The imaging devices 14, 16 can be any devices suitable for capturing images reflected by the panoramic device 12. One example of a suitable imaging device is a camera, which can be a video camera or a still camera. The imaging devices 14, 16 can be the same type or different types. For example, the imaging device 14 and the imaging device 16 can be video cameras, the imaging device 14 can be a video camera and the imaging device 16 can be a still camera, etc. In addition, the positions of the imaging devices 14, 16 in
In the example described and illustrated herein, the imaging device 14 is a full field imaging device that captures a full field image from the panoramic device 12. Objects of interest in the full field image of the imaging device can then be detected as is known in the art.
In the example described and illustrated herein, the imaging device 16 is a zoom imaging device having zoom or focus capability allowing the imaging device 16 to focus on a specific region of the image, allowing identification of an object of interest that is detected by the imaging device 14. As an alternative, zoom or focusing optics, for example a focusing lens, can be provided separate from and/or in addition to the imaging device 16 in the optical path between the beam splitter 18 and the imaging device 16.
The beam splitter 18 can be any device that splits the image into two optical paths, one path leading to the imaging device 14 and the second path leading to the imaging device 16. For example, the beam splitter can be a mirror or a pair of glass prisms. The beam splitter 18 is also steerable. This permits the imaging device 16 to focus in on a specific area of the panoramic device 12, for example a location on the left side of the panoramic device as illustrated in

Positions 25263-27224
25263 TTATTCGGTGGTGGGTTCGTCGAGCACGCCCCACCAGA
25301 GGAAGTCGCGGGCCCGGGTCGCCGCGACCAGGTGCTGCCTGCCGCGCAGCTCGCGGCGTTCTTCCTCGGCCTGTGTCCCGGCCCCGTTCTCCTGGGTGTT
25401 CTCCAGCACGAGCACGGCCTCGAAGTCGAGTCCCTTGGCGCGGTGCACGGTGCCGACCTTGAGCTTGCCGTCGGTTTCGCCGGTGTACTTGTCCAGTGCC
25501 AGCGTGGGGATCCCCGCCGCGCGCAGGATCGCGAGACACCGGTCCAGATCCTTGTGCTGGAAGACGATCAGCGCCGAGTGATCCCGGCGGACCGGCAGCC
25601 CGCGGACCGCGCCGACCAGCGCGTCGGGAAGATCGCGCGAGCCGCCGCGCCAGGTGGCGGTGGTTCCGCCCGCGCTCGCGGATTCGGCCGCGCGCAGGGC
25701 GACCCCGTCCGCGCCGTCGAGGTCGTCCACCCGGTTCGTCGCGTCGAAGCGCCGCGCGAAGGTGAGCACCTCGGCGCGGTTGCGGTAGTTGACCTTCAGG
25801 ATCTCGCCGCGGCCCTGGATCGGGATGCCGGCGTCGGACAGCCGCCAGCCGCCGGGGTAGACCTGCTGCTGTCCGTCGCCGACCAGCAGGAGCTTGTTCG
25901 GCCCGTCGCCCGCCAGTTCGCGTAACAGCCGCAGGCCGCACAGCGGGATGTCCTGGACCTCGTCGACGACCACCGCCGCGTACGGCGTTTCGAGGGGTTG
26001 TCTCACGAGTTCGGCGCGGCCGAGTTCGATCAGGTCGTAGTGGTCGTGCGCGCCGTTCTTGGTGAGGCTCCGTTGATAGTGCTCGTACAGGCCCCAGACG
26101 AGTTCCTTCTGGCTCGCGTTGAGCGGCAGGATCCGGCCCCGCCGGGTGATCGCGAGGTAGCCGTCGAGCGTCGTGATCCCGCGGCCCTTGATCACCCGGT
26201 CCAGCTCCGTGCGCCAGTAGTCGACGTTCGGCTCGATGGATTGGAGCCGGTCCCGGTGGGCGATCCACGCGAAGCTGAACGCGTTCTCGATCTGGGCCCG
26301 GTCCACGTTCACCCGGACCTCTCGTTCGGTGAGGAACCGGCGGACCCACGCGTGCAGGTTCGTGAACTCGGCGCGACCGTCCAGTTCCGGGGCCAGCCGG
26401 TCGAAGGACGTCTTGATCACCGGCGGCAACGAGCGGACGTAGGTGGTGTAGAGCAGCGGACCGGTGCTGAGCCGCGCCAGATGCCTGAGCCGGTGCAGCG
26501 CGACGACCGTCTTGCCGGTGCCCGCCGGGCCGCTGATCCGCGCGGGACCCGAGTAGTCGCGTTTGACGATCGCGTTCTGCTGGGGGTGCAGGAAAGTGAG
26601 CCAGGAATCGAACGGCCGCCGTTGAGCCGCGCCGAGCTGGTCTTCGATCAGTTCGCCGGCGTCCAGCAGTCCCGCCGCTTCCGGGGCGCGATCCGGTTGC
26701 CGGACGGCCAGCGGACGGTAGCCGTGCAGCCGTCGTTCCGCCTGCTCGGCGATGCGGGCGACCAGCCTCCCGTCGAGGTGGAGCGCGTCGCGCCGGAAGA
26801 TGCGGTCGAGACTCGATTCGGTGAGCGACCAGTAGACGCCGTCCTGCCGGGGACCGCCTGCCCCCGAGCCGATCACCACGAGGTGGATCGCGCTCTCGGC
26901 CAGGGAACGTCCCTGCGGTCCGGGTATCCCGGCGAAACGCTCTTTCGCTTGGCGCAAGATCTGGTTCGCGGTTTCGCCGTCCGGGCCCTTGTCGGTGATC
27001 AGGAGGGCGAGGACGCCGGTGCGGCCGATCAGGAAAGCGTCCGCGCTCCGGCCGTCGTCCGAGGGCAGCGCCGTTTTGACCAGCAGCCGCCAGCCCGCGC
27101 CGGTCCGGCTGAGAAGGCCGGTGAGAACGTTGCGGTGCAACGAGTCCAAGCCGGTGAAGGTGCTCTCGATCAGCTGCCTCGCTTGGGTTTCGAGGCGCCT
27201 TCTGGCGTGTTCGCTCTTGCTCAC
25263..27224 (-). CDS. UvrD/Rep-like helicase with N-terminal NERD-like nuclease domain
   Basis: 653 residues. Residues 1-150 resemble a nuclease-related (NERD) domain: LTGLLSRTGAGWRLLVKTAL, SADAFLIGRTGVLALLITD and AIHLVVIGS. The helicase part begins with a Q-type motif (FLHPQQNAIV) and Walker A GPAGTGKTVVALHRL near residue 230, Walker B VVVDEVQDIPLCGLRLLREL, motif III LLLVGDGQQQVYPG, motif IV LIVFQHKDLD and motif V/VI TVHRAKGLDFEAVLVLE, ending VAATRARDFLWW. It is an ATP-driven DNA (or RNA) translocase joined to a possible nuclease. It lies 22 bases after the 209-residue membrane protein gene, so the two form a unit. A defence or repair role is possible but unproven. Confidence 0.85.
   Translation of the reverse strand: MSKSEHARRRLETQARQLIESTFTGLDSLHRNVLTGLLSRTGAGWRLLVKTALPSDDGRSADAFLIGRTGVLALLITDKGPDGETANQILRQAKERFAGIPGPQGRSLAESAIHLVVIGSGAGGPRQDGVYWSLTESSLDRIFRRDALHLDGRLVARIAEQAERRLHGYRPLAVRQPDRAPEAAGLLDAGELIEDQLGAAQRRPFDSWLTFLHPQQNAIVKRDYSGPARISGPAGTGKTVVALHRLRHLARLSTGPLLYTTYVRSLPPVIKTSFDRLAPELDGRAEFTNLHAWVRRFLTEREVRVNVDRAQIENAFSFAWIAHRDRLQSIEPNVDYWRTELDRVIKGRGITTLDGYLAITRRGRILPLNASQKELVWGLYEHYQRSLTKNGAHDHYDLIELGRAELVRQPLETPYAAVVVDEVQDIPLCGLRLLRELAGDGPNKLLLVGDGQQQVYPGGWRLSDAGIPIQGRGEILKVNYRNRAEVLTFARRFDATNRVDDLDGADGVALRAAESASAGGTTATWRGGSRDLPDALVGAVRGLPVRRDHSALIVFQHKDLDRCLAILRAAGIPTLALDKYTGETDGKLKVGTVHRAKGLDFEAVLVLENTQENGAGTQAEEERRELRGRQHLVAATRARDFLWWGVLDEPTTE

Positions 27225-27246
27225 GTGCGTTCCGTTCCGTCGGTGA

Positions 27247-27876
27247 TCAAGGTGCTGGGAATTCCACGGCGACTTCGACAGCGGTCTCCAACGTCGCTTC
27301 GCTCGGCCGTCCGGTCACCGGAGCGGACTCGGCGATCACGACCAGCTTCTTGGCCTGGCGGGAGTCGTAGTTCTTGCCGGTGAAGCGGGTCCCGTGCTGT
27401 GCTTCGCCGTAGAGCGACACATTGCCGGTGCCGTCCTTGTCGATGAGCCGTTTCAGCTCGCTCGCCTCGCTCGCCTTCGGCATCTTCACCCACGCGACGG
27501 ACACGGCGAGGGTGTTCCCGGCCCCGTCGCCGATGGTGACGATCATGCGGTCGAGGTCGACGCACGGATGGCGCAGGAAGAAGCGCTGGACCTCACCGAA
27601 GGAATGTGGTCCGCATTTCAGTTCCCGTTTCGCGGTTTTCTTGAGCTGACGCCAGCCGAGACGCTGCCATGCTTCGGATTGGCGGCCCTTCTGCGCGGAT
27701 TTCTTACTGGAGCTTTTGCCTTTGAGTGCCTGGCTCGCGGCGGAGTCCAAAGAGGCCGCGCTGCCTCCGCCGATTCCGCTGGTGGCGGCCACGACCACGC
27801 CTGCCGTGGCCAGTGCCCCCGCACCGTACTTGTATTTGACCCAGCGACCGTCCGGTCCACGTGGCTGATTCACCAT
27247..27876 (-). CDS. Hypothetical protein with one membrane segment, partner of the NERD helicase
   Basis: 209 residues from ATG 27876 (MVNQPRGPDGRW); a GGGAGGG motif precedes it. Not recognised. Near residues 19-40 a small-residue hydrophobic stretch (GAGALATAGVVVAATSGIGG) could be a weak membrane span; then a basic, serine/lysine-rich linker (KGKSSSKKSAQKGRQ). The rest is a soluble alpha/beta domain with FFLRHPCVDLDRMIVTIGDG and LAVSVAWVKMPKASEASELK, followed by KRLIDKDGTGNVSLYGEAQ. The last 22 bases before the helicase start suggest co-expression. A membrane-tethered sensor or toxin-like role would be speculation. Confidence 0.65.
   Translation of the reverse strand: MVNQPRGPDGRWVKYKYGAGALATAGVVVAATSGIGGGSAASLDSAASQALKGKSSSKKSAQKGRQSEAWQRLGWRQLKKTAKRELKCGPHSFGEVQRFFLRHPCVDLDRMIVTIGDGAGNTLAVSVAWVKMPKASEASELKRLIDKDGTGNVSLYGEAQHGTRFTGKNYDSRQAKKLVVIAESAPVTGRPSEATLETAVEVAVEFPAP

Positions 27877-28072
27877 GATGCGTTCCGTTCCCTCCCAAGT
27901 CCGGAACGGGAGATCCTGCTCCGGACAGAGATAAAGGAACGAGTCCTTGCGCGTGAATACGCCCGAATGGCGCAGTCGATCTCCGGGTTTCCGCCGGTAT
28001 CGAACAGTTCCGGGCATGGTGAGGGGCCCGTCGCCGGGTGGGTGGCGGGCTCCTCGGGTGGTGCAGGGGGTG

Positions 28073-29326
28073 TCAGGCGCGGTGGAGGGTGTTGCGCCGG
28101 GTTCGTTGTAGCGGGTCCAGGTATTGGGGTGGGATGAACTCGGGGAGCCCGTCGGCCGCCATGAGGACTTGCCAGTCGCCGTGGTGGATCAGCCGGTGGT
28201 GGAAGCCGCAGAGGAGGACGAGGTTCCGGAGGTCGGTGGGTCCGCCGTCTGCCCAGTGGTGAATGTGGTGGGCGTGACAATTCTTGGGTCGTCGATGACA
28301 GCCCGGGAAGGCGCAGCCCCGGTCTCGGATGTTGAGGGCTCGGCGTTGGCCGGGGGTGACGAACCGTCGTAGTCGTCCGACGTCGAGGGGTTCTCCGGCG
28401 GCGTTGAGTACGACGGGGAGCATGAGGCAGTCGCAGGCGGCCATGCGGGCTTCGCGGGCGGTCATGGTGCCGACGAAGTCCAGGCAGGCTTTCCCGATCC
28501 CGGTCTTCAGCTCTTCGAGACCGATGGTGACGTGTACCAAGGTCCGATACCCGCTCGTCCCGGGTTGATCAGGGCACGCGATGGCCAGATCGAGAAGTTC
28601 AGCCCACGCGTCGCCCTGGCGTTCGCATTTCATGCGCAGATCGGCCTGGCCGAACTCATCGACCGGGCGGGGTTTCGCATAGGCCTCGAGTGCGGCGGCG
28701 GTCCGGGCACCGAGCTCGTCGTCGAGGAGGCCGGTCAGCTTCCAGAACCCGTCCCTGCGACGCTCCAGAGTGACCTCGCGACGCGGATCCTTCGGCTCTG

It is contemplated that additional optics can be provided in the system 10 if found appropriate to help achieve detection and recognition or identification of an object.
The embodiments disclosed in this application are to be considered in all respects as illustrative and not limitative. The scope of the invention is indicated by the appended claims rather than by the foregoing description; and all changes which come within the meaning and range of equivalency of the claims are intended to be embraced therein.
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|U.S. Classification||348/36, 359/366, 359/462, 359/725, 359/676, 359/726, 348/49|
|Cooperative Classification||H04N7/181, H04N5/23238|
|19 Mar 2008||AS||Assignment|
Owner name: LOCKHEED MARTIN CORPORATION, MARYLAND
Free format text: ASSIGNMENT OF ASSIGNORS INTEREST;ASSIGNOR:BROWN, WADE W.;REEL/FRAME:020684/0660
Effective date: 20080227